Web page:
Dewi Parry, Matt Smith and Karl Luke The Phoenix Project – Interactive Learning [1691] interactive learning
Karl Luke Using actor-network theory as a lens to explore lecture capture practices in and across spatial (re)configurations [1661]  Slides
Rebecca Ferriday The way to Academics’ Hearts is Through their Minds [1602]
Geraint Evans and Dewi Pary Developing professional networks for Learning Technologists at Cardiff University [1774]


There are a lot of learning and reflection after the three days. I am sure I will check back my notes of resources from the conference. I noticed that many institutions are developing learning design approaches, including students experience-focused pedagogical methods, engaging academic staff, students as partners, CPD, and community of practice. I also noticed that designing new “learning space” becomes a trend; many universities are working on reshaping teaching spaces with requirements for developing a clear strategy at the same time. The ALT is really a useful community for me. It will be the 25th conference next year.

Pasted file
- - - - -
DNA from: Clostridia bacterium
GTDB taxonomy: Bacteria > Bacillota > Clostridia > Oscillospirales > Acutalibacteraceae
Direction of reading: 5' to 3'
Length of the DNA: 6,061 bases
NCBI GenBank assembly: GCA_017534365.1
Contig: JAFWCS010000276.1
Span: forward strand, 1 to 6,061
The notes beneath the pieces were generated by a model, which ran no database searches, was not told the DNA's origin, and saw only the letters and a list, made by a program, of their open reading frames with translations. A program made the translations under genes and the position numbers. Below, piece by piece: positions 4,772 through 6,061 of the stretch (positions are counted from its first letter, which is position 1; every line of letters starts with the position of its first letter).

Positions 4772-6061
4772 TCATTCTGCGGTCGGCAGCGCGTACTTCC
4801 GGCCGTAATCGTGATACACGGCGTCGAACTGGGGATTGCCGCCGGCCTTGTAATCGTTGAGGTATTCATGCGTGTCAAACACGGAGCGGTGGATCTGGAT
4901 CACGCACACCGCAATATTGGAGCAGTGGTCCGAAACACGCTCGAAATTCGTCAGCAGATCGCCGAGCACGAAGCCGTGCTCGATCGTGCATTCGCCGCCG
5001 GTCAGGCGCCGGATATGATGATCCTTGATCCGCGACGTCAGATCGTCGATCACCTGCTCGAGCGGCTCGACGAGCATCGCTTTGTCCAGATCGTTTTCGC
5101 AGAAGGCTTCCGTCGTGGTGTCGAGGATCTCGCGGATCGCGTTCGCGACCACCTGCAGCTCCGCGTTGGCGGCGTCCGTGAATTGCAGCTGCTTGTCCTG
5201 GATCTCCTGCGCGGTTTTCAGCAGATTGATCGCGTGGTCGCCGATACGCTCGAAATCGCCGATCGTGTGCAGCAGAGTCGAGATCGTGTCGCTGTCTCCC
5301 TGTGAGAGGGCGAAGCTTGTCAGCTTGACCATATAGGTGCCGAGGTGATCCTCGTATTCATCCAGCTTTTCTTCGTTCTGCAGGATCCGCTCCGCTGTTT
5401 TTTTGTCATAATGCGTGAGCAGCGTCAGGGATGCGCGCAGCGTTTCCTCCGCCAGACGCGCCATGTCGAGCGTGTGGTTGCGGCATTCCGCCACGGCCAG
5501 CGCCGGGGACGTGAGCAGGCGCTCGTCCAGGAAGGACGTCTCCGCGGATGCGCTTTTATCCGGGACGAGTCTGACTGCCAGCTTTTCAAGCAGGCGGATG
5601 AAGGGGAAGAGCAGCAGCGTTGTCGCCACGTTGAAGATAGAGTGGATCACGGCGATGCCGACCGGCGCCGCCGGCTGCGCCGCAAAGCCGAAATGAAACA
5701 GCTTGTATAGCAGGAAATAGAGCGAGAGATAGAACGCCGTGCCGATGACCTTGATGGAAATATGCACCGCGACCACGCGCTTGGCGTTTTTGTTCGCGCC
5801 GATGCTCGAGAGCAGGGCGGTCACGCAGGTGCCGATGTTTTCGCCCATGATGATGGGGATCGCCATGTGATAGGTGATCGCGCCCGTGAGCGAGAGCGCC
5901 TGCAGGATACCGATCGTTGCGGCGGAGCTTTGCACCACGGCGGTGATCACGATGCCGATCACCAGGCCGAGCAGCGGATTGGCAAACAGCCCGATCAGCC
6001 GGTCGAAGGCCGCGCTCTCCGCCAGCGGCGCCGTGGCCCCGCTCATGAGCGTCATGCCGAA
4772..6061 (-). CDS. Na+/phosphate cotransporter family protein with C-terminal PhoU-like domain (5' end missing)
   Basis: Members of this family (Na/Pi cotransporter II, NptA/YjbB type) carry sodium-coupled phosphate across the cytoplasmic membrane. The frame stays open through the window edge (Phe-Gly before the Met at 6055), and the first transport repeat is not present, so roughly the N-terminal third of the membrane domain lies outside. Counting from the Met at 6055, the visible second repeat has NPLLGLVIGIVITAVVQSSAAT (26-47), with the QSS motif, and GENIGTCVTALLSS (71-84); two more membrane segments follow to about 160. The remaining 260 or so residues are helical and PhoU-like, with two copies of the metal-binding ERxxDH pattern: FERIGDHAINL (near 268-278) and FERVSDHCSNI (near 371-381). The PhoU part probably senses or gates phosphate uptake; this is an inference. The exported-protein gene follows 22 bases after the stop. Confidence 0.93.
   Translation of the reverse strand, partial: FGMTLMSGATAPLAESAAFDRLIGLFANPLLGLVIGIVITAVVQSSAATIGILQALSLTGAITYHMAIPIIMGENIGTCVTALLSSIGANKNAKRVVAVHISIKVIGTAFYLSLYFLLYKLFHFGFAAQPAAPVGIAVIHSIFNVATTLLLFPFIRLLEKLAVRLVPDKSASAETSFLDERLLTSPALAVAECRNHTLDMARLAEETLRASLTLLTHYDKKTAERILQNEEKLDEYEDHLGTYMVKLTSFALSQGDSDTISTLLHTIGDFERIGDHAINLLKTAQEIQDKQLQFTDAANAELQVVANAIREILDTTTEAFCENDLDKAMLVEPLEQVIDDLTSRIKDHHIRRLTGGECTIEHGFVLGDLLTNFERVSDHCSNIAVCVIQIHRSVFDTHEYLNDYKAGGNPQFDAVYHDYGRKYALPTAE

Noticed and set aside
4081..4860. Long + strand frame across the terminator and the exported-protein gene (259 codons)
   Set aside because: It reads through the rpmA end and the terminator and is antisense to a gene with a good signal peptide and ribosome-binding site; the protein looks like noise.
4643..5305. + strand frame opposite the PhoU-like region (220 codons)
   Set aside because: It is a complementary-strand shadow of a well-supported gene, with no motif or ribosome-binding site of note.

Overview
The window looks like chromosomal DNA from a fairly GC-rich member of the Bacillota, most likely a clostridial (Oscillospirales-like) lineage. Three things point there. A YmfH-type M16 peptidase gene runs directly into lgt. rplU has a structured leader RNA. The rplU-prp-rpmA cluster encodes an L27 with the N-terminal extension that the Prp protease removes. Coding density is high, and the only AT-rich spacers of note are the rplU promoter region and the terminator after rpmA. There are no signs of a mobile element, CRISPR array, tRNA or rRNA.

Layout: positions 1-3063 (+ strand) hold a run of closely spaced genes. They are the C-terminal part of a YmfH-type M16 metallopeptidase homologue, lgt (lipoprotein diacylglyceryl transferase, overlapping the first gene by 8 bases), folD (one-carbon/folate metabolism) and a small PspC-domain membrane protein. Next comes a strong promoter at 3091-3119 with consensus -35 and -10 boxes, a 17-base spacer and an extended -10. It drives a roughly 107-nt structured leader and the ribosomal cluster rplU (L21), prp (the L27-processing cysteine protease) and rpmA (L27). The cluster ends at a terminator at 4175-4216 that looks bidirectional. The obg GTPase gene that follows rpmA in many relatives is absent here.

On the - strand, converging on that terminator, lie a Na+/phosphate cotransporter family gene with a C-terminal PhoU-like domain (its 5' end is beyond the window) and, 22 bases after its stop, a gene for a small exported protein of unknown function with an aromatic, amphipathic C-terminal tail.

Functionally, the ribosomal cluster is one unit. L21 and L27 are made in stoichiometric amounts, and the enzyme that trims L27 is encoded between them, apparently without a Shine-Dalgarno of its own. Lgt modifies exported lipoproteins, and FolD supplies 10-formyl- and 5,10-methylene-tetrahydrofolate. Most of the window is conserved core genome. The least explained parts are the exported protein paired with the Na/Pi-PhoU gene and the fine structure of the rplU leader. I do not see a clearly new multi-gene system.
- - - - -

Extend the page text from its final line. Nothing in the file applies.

Useful resources and tools I learnt in the day:

One thing I learnt so far is to be impactive. I haven’t done this very well. I remember in 2014, I talked to someone I met in the conference that I don’t understand why people who I don’t know follow me on Twitter. She responded: I don’t know, I suppose they agree your tweets, or maybe they thought they get useful resources from your tweets. I am kind of person who do not like to be noticed, but I realised what “impact” means from this year’s conference. Through twitter, blogs, talks, and published papers, people become influencer. I think this is a leadership skill.